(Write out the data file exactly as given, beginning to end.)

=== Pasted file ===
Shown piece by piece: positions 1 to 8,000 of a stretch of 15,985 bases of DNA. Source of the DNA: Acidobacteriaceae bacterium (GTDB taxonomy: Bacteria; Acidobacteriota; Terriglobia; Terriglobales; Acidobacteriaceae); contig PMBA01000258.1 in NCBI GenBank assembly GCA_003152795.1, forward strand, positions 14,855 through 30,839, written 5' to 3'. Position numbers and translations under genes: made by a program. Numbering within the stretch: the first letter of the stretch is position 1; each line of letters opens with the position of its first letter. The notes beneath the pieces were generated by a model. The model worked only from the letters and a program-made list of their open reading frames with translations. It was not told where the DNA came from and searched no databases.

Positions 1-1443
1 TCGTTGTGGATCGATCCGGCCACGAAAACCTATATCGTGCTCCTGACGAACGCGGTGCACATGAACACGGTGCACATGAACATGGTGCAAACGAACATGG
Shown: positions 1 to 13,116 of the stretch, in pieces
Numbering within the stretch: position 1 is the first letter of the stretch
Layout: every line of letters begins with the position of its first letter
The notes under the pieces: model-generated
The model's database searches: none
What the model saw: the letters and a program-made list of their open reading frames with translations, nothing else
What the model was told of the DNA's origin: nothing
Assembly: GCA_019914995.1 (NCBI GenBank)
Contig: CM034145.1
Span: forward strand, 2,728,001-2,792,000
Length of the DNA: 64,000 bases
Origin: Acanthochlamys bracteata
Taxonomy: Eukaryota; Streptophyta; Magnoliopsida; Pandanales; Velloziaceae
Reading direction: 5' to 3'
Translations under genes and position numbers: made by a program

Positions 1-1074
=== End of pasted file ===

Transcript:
Shown piece by piece: positions 1 to 8,000 of a stretch of 15,985 bases of DNA. Source of the DNA: Acidobacteriaceae bacterium (GTDB taxonomy: Bacteria; Acidobacteriota; Terriglobia; Terriglobales; Acidobacteriaceae); contig PMBA01000258.1 in NCBI GenBank assembly GCA_003152795.1, forward strand, positions 14,855 through 30,839, written 5' to 3'. Position numbers and translations under genes: made by a program. Numbering within the stretch: the first letter of the stretch is position 1; each line of letters opens with the position of its first letter. The notes beneath the pieces were generated by a model. The model worked only from the letters and a program-made list of their open reading frames with translations. It was not told where the DNA came from and searched no databases.

Positions 1-1443
1 TCGTTGTGGATCGATCCGGCCACGAAAACCTATATCGTGCTCCTGACGAACGCGGTGCACATGAACACGGTGCACATGAACATGGTGCAAACGAACATGG
Shown: positions 1 to 13,116 of the stretch, in pieces
Numbering within the stretch: position 1 is the first letter of the stretch
Layout: every line of letters begins with the position of its first letter
The notes under the pieces: model-generated
The model's database searches: none
What the model saw: the letters and a program-made list of their open reading frames with translations, nothing else
What the model was told of the DNA's origin: nothing
Assembly: GCA_019914995.1 (NCBI GenBank)
Contig: CM034145.1
Span: forward strand, 2,728,001-2,792,000
Length of the DNA: 64,000 bases
Origin: Acanthochlamys bracteata
Taxonomy: Eukaryota; Streptophyta; Magnoliopsida; Pandanales; Velloziaceae
Reading direction: 5' to 3'
Translations under genes and position numbers: made by a program

Positions 1-1074